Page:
Coronavirus: Could Austria show us the way out of lockdown?

Austria’s plans for lifting Covid-19 restrictions offer lessons as Ireland lags behind

Austrian chancellor Sebastian Kurz takes off his face mask during a press conference on Monday in Vienna.  Photograph: Helmut Fohringer/APA/AFP via Getty Images

Austrian chancellor Sebastian Kurz takes off his face mask during a press conference on Monday in Vienna. Photograph: Helmut Fohringer/APA/AFP via Getty Images

 

They are the questions on everyone’s lips. When will governments be able to relax restrictions and life be allowed to return to some sort of normality? When will the economy be allowed to emerge from its coma and people be permitted to go back to work?

After three weeks of unprecedented curbs on economic and social life in Ireland (in which there has been commendably high compliance), these are legitimate and important questions for people and businesses. The experience of other countries further along in the containment of the virus offers some clues. The initial conclusions are: (1) Ireland has not yet sufficiently contained the virus; (2) the ending of social distancing measures will take a lot longer than it took to introduce them and; (3) the recovery will differ significantly by sector due to both ongoing restrictions and behavioural changes among consumers.

Austria this week became the first European country to set out a timetable for the gradual removal of restrictions and could potentially be used as a template for the timing and shape of their removal elsewhere.

Austria took relatively early action to restrict social interaction and has been successful in “flattening the curve” of infections. Its rate of testing has also been twice that of Ireland’s per head of population.

Infection rates can be an imperfect way of comparing trends across countries but does give us the timeliest gauge of the spread of the virus. Austria was 11 days away from, and 80 per cent down on, its daily peak of 1,321 of new infections when this week’s announcements were made. The growth rate of infections stands at 2 per cent, having been at 30 per cent in mid-March.

Growth rate

Ireland has some way to go to get this level of containment. It is still way too early to call the April 3rd total of 424 cases a peak, while the growth rate of new infections is still too high at 8 per cent. Ireland’s ICU capacity is inferior, while cases and deaths per thousand of the population are higher.

The bottom line here, shown in the chart, is that Austria has been more successful in “flattening the curve” of infections and this has facilitated the announcement on the phased removal of restrictions. Ireland is showing progress, but it is still several weeks behind.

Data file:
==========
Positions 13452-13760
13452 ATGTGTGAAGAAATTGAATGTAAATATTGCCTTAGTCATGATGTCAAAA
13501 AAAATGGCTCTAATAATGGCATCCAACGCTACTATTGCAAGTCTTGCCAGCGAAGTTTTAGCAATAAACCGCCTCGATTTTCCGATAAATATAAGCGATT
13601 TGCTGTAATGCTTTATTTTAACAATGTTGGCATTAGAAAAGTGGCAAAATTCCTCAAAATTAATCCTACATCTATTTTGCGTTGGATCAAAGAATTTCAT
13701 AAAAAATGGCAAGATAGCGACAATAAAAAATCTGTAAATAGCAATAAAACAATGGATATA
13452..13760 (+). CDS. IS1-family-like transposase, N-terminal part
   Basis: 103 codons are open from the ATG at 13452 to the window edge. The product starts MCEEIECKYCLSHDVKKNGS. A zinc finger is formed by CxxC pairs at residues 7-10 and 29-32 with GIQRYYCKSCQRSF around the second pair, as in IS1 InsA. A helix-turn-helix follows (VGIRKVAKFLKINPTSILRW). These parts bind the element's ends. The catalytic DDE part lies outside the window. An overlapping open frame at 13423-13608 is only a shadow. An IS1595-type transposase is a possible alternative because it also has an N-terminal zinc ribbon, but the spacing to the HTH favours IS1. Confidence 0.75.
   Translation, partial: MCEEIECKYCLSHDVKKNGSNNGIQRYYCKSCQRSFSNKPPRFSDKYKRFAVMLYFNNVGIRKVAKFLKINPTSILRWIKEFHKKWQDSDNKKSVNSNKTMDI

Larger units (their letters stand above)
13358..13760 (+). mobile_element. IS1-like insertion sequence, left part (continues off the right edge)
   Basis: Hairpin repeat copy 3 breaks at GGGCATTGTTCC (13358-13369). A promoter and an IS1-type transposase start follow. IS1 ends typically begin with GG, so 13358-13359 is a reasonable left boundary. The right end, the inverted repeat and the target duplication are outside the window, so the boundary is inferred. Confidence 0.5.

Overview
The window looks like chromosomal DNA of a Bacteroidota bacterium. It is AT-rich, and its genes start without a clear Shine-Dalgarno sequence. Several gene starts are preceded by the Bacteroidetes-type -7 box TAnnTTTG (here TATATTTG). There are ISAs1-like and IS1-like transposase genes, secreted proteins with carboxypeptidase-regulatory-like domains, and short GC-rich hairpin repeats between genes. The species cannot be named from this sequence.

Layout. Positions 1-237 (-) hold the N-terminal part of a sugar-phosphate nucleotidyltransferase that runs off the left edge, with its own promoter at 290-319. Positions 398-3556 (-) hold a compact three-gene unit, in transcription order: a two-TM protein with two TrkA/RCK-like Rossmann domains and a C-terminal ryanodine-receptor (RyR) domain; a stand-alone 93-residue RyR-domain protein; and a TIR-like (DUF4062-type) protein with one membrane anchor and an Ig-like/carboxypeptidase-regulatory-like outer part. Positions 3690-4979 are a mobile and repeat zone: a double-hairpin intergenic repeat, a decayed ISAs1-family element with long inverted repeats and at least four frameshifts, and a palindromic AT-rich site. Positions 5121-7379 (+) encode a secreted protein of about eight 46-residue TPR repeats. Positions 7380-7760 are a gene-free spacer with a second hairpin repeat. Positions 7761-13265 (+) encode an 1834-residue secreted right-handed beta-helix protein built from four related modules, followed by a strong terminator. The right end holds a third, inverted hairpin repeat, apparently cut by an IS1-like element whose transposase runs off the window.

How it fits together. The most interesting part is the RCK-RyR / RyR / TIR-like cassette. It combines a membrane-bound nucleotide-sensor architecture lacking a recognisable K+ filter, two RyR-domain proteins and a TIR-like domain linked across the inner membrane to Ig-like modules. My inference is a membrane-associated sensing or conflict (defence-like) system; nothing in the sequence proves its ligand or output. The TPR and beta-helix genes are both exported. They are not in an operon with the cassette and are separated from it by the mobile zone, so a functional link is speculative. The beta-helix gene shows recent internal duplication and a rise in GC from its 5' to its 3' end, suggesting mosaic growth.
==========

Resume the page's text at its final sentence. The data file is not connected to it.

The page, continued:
The announcement by the Austrian chancellor Sebastian Kurz on Monday morning was not accompanied by any declaration of victory in the war against Covid-19. Instead, there was an appeal to the public to remain vigilant and that the restrictions could be introduced in the future depending on the path of the virus. He and his team of experts wore face masks to hammer home the point of the need for ongoing caution. He gave hope to aid perseverance.

Government, businesses and the public should prepare for a world that looks very different to prior to Covid-19

Economic life will simply not just return to normal. It will return in a very measured way depending on the risks involved. On April 14th, small shops and DIY stores will be allowed to open, but masks will be compulsory and strict capacity limits will be in place. On May 1st, all other stores will be allowed to open, while home-schooling will continue until at least mid-May. There will be no public events until July, while a major question mark remains around the issue of travel, with a separate press conference due to be held on this issue later this week. Kurz noted that travel will be difficult before the crisis is resolved and a health certificate may be required.

Parallels with China

The path laid out by the Austrians has parallels in China, which was first into the crisis and has emerged as the first one out. Restrictions there are being removed at different speeds depending on the regional experience of the virus. Travel into the country remains significantly impaired by the strict quarantine requirements of visitors to prevent a second wave of the virus.

This lockdown will end, but we should not expect it to be a quick reversal and for a V-shaped recovery to take hold. There will be a new normal. Sectors such as travel and tourism are likely to be impacted long after the announcements on a timetable for an ending to restrictions by our political leaders, at least until a vaccine is found.

The sequencing for a removal of restrictions is clear from the international experience; get a handle on the virus and open the economy in a controlled fashion. Austria looks ready to make that first step next week. Ireland is still a few weeks behind, but government, businesses and the general public should be preparing for a world that still looks very different to prior to the arrival of Covid-19.

Dermot O’Leary is chief economist with Goodbody

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